Pediatric asthma is a common respiratory condition and while there are guidelines and treatments available, many people live with poorly controlled asthma and experience frequent symptoms. One reason for this is the existence of comorbid conditions in people with asthma – one of which is obstructive sleep disordered breathing.
Sleep disturbances are common in people with asthma and it’s possible that one may predict the other as people move from childhood through to adulthood. Researchers analysed the association between asthma, sleep quality and snoring in adolescents and young adults, and the extent to which the three factors predict one another in young adulthood.
Adolescents were assessed for asthma at age 14 years and again at age 21. They were also assessed for sleep quality, including daytime sleepiness and the presence of snoring at ages 14 and 21 years. Body mass index (BMI) was also recorded in the two groups.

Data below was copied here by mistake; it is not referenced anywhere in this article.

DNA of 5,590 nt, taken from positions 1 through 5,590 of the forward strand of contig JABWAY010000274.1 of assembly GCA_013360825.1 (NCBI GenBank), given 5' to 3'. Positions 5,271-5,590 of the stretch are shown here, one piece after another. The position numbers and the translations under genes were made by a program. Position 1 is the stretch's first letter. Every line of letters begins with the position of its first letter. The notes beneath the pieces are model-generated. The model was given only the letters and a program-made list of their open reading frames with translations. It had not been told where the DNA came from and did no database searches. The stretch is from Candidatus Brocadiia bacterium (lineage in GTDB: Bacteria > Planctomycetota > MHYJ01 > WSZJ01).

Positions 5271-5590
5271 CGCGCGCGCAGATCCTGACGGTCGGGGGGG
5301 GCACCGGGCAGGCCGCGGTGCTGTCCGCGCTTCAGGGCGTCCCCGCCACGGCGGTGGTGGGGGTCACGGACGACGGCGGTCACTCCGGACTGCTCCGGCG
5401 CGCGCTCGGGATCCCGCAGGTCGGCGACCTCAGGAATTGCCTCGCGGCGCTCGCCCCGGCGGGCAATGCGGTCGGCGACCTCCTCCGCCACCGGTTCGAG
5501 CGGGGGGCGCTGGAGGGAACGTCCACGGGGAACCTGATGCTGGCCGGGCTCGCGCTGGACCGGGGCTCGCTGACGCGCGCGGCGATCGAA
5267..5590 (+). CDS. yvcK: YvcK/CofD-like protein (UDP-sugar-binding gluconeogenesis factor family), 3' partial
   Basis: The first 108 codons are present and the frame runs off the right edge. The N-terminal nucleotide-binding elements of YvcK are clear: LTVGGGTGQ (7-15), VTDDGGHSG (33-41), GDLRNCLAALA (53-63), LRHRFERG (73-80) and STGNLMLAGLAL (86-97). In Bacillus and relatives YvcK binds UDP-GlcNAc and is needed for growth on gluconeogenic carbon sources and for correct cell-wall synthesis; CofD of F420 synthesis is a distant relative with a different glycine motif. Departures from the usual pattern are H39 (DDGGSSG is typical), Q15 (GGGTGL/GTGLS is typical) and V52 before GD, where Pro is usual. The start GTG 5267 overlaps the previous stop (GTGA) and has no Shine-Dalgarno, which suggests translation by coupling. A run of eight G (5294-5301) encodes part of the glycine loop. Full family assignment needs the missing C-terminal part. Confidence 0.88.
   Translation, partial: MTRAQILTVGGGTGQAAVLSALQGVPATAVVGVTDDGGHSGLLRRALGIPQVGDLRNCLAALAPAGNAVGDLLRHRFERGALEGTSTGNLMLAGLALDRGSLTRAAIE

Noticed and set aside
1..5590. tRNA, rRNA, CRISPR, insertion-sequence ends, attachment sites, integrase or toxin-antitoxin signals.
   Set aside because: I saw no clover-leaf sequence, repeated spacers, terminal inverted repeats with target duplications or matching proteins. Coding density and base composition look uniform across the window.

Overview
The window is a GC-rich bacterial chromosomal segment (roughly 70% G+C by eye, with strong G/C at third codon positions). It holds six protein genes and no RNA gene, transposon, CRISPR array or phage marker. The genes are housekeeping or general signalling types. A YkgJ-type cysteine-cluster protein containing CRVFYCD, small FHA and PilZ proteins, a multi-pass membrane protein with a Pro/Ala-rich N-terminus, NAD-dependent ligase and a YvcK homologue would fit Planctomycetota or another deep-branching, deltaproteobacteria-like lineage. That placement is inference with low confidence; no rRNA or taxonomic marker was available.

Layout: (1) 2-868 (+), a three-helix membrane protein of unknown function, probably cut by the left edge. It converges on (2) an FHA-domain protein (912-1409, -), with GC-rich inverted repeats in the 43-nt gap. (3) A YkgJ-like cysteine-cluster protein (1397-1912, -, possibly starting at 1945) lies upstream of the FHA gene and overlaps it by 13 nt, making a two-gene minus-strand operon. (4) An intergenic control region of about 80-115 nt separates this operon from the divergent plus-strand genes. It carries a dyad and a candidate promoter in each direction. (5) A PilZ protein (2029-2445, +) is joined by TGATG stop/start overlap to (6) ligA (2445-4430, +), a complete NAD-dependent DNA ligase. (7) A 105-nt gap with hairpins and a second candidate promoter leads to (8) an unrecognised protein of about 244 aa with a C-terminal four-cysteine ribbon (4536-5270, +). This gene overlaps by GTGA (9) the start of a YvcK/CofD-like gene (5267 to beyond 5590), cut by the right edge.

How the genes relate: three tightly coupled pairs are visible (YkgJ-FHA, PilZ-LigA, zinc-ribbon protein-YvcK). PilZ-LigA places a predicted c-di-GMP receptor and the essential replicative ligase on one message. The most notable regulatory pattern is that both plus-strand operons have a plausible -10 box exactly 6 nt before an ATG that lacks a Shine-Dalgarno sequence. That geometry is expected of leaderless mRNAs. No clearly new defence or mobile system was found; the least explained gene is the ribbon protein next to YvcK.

Asthma was associated with reduced sleep quality in women. This association was not significant in men. Snoring in women at ages 14 and 21 years was associated with asthma and asthma severity – snoring and sleep disturbances each independently predicted asthma at 21 years.
This research supports the association between asthma and sleeping disturbances, suggesting that a sleep history may be an important component of asthma care, particularly in people with increased disease severity. Adequate sleep is needed in childhood to fuel the developing mind and increase productivity at school.
For children with asthma, it may be worth talking to a GP to see how you can improve sleep in addition to other asthma symptoms.